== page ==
First, we may observe, with the old liturgists, that the Feast of Christmas is kept by turns on each of the days of the week, that thus its holiness may cleanse and rid them of the curse that Adam’s sin had put upon them.

Second, the great mystery of the 25th of December being the Feast of our Savior’s Birth refers not to the division of time marked out by God himself, but to the course of that great luminary that gives life to the world, because it gives light and warmth. Jesus, our Savior, the Light of the World, was born when the night of idolatry and crime was at its darkest. The day of His Birth, the 25th of December, is the time when the material sun begins to gain its ascendancy over the reign of gloomy night and show to the world its triumph of brightness.

In our Advent, we showed, following the Holy Fathers, that the diminution of physical light may be considered as emblematic of those dismal times which preceded the Incarnation. We joined our prayers with those of the people of the Old Testament, and with our Holy Mother the Church we cried out to the Divine Orient, the Sun of Justice, that He would deign to come and deliver us from the twofold death of body and soul.

God has heard our prayers, and it is on the day of the Winter Solstice – which the pagans of old made so much of by their fears and rejoicings – that He gives us both the increase of the natural light and the One Who is the Light of our souls.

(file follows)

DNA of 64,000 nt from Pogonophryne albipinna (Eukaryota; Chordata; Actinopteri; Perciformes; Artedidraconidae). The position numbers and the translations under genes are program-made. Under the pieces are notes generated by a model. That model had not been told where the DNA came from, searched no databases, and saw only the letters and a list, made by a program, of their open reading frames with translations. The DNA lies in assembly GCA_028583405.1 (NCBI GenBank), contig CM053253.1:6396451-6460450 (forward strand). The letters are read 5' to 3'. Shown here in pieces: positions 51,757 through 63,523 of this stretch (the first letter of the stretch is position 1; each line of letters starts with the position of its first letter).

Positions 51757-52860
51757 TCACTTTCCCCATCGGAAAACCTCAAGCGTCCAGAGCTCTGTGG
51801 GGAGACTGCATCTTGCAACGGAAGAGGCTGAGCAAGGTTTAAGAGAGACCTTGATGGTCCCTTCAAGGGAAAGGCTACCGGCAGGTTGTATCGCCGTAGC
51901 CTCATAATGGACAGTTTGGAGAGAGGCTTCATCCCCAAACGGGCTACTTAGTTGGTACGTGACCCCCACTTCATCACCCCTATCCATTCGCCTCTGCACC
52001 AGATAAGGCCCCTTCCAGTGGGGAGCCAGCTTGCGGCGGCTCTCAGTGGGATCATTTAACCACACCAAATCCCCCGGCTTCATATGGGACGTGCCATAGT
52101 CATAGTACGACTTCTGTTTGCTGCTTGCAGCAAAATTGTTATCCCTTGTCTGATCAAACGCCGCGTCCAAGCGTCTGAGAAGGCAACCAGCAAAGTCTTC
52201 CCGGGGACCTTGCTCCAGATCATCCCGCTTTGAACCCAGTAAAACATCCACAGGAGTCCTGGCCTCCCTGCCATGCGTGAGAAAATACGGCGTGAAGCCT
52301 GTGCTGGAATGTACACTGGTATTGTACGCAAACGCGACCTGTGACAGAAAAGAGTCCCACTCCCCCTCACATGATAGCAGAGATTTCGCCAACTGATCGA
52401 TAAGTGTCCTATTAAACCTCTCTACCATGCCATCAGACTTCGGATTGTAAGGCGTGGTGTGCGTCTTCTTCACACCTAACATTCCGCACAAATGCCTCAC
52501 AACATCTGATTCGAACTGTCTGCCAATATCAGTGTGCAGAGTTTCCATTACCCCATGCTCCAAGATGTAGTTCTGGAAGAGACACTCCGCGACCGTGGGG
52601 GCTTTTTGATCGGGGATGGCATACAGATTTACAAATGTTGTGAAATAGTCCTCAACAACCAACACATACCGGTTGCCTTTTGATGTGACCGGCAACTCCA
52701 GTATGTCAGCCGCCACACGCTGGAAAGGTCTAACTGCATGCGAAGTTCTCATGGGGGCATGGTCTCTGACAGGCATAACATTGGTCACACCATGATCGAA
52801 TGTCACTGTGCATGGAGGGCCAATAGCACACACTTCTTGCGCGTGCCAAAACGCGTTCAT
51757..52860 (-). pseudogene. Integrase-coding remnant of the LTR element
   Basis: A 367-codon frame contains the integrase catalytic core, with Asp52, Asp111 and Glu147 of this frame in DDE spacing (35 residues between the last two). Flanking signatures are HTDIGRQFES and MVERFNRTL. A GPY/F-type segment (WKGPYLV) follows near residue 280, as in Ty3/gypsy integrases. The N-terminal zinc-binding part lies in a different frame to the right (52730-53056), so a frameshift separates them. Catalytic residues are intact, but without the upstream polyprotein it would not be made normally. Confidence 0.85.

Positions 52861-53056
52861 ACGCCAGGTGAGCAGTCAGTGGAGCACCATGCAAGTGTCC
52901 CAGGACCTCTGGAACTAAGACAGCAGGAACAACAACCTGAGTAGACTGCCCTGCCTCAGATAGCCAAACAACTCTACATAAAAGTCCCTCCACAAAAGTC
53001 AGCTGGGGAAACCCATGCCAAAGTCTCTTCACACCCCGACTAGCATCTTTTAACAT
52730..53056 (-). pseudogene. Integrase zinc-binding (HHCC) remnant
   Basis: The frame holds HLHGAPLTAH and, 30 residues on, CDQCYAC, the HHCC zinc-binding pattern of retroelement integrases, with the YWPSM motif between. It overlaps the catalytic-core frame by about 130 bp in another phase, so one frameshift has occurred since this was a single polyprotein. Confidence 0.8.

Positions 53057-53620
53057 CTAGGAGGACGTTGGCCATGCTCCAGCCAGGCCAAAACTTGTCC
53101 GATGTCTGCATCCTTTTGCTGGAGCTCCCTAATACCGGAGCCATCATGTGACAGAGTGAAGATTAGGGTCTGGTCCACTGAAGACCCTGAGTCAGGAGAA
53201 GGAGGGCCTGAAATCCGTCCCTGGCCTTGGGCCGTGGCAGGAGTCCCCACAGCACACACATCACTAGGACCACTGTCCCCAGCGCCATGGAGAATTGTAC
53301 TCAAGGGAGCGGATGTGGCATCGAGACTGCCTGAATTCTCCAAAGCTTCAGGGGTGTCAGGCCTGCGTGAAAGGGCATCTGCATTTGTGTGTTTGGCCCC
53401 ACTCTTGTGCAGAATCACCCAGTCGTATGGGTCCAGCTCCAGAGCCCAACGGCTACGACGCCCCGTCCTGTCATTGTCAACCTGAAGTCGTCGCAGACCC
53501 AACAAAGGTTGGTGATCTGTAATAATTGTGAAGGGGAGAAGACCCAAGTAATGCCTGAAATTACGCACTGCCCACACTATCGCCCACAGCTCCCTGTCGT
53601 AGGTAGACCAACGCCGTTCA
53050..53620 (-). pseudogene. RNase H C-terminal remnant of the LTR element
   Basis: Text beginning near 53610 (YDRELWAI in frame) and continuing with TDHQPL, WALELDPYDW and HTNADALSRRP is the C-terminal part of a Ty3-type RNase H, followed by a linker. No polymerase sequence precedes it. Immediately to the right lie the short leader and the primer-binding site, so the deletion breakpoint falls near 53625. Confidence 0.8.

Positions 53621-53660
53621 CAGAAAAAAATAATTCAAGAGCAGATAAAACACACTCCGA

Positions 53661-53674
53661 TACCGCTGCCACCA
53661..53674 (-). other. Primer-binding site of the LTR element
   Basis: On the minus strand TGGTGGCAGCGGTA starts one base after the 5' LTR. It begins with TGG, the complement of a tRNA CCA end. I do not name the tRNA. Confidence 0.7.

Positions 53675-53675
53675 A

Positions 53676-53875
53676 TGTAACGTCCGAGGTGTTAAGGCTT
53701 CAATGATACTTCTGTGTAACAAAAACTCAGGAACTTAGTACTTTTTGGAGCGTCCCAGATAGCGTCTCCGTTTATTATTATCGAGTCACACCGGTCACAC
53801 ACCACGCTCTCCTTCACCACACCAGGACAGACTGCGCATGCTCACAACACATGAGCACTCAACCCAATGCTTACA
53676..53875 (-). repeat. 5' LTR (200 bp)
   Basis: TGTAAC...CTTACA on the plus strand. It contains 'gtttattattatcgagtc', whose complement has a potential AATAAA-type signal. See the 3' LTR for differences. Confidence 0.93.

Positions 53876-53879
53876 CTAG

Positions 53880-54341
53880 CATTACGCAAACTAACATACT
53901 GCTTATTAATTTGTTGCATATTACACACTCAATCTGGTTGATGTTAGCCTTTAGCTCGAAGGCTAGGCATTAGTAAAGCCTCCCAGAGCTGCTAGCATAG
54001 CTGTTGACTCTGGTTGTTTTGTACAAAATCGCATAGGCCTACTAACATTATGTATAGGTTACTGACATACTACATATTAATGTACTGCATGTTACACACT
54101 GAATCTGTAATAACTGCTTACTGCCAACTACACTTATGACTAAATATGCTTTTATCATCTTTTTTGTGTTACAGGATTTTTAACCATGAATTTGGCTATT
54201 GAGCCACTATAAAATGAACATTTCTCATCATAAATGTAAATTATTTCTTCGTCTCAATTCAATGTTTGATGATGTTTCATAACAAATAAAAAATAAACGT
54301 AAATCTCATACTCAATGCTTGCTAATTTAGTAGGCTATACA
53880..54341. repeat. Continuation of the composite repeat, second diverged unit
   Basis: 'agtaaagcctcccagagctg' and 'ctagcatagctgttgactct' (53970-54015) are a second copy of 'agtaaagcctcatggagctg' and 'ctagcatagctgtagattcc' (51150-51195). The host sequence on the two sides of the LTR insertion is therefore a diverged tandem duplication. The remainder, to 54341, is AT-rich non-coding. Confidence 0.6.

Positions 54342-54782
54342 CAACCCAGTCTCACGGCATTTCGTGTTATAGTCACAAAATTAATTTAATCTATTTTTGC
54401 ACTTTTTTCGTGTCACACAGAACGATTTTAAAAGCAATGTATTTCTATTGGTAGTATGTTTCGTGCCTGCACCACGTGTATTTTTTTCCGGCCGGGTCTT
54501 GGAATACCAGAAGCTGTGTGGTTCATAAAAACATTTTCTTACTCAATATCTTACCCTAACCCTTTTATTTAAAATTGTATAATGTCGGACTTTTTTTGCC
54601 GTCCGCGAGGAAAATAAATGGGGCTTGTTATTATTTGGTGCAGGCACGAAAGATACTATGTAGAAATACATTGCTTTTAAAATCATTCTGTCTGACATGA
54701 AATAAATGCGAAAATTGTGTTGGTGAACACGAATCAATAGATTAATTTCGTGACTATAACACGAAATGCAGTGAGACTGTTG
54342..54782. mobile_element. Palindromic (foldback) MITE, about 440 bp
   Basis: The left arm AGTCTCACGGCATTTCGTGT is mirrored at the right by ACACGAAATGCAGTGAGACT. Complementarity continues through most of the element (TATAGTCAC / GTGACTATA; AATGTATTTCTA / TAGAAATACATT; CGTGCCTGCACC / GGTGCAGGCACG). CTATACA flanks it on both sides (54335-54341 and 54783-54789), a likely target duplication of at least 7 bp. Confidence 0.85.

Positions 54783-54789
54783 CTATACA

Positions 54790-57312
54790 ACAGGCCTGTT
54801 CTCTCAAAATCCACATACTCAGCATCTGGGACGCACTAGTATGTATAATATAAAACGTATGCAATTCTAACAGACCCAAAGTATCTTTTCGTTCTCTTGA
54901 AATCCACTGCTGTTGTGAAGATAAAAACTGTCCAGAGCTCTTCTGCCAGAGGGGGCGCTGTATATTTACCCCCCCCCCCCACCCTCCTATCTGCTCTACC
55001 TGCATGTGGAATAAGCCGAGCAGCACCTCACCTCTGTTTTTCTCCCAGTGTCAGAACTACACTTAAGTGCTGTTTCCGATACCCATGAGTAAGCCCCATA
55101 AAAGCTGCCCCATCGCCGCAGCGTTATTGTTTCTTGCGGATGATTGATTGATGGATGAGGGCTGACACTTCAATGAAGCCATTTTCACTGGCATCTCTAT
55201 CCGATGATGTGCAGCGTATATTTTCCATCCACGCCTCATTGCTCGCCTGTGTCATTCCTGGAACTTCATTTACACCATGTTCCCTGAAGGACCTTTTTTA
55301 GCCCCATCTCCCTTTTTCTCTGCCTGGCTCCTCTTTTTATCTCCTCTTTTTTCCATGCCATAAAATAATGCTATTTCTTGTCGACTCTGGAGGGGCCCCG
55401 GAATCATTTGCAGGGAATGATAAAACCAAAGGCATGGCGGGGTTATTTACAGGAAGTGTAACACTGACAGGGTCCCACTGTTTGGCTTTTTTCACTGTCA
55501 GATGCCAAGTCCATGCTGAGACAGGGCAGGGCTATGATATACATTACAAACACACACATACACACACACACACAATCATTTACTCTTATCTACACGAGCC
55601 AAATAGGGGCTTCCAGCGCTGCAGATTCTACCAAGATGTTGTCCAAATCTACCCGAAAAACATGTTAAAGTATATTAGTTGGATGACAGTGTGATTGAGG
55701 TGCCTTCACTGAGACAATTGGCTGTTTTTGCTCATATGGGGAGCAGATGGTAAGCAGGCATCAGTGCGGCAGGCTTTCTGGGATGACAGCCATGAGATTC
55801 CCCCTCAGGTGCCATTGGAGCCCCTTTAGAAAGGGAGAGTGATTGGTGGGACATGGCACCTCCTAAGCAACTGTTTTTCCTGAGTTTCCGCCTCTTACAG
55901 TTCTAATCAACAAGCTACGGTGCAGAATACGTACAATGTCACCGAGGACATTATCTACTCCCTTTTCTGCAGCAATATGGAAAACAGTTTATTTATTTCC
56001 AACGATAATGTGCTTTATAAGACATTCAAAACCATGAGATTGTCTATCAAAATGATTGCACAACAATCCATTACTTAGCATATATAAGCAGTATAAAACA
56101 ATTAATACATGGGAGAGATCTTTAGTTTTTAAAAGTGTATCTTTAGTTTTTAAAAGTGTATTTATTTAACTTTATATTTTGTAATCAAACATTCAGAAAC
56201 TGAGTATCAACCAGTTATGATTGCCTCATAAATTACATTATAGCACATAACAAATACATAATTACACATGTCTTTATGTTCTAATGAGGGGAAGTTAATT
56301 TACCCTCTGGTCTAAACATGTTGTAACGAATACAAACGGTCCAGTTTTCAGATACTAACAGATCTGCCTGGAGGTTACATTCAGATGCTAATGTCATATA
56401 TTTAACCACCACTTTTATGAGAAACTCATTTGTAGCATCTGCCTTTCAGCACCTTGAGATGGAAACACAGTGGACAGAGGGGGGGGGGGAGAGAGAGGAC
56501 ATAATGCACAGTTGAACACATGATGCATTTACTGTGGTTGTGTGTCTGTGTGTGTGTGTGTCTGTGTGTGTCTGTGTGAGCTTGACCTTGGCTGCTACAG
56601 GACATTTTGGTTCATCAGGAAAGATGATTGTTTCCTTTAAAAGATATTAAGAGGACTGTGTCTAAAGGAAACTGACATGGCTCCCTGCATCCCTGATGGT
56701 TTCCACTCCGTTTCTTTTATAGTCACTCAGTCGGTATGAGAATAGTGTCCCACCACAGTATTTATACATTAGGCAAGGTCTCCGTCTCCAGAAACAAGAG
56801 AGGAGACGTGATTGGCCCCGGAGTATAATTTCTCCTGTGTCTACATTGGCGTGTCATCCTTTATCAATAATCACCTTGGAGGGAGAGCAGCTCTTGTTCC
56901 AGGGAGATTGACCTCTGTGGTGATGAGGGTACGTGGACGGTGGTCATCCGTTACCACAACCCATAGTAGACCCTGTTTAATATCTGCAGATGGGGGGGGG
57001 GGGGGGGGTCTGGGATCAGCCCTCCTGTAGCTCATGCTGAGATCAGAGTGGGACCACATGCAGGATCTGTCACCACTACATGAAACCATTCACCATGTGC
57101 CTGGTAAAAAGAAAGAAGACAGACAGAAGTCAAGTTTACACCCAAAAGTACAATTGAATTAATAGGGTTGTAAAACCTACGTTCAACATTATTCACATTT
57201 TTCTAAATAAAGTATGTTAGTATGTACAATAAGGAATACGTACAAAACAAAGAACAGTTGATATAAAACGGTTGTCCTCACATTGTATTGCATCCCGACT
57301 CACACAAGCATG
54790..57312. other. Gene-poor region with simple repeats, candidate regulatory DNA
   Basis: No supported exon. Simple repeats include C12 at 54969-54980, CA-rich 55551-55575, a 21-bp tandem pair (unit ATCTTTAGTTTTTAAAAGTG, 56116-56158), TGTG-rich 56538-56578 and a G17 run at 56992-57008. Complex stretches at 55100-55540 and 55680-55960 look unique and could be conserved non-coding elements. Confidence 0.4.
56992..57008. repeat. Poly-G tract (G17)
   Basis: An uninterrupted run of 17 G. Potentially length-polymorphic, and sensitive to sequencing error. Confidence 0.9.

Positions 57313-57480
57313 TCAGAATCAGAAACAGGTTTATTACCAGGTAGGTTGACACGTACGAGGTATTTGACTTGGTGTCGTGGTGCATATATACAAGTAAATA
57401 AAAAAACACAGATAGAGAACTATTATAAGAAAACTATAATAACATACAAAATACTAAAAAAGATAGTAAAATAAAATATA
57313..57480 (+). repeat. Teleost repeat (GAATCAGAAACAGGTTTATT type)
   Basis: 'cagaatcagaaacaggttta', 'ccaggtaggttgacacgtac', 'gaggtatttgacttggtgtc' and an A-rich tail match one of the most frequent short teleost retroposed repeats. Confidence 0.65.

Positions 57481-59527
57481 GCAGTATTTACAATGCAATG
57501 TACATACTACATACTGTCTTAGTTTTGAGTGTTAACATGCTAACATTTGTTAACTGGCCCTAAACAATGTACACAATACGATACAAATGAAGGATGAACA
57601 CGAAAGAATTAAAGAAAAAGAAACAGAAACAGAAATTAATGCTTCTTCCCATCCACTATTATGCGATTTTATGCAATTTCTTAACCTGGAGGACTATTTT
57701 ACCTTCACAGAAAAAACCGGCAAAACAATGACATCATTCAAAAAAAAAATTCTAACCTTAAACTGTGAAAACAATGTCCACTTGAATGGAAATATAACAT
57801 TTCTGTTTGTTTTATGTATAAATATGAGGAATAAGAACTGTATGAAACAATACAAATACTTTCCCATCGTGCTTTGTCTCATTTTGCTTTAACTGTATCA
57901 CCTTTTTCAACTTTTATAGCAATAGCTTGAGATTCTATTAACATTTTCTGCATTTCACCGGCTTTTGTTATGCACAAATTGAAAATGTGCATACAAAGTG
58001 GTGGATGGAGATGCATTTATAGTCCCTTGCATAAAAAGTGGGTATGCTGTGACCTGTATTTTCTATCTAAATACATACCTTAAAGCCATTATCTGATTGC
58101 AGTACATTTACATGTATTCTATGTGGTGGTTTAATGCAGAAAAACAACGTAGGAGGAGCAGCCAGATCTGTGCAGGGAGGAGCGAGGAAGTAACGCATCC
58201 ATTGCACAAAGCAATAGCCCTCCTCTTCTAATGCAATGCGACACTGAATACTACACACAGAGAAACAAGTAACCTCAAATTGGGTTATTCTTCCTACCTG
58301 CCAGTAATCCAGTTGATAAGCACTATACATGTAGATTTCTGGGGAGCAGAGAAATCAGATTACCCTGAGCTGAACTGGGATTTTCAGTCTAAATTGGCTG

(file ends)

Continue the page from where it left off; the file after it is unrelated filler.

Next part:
St. Gregory of Nyssa, St. Ambrose, St. Maximus of Turin, St. Leo, St. Bernard and the principal liturgists, dwell with complacency on this profound mystery, which the Creator of the universe has willed should mark both the natural and the supernatural world. We shall find the Church also making continual allusion to it during this season of Christmas, as she did in that of Advent.

‘Darkness decreases, light increases’

“On this the Day which the Lord hath made,” says St. Gregory of Nyssa, “darkness decreases, light increases and night is driven back again. No, brethren, it is not by chance, nor by any created will, that this natural change begins on the day when He shows himself in the brightness of His coming, which is the spiritual life of the world. It is nature revealing, under this symbol, a secret to those whose eye is quick enough to see it, that is, to those who are able to appreciate this circumstance of our Savior’s coming.

“Nature seems to me to say: ‘Know, O man! that under the things that I show thee, mysteries lie concealed. Hast thou not seen the night that had grown so long suddenly checked? Learn hence, that the black night of sin, which had reached its height by the accumulation of every guilty device, is this day stopped in its course. Yes, from this day forward its duration shall be shortened, until at length there shall be naught but light. Look, I pray thee, on the sun; and see how his rays are stronger, and his position higher in the heavens: Learn from that how the other light, the light of the Gospel, is now shedding itself over the whole earth.”

“Let us rejoice, my Brethren,” cries out St. Augustine. “This day is sacred not because of the visible sun, but because of the Birth of He who is the invisible Creator of the sun… He chose this day whereon to be born, as He chose the Mother of whom to be born, and He bade both the day and the Mother. The day He chose was that on which the light begins to increase, and it typifies the work of Christ, Who renews our interior man day by day. For the eternal Creator, having willed to be born in time, His Birthday would necessarily be in harmony with the rest of His creation.”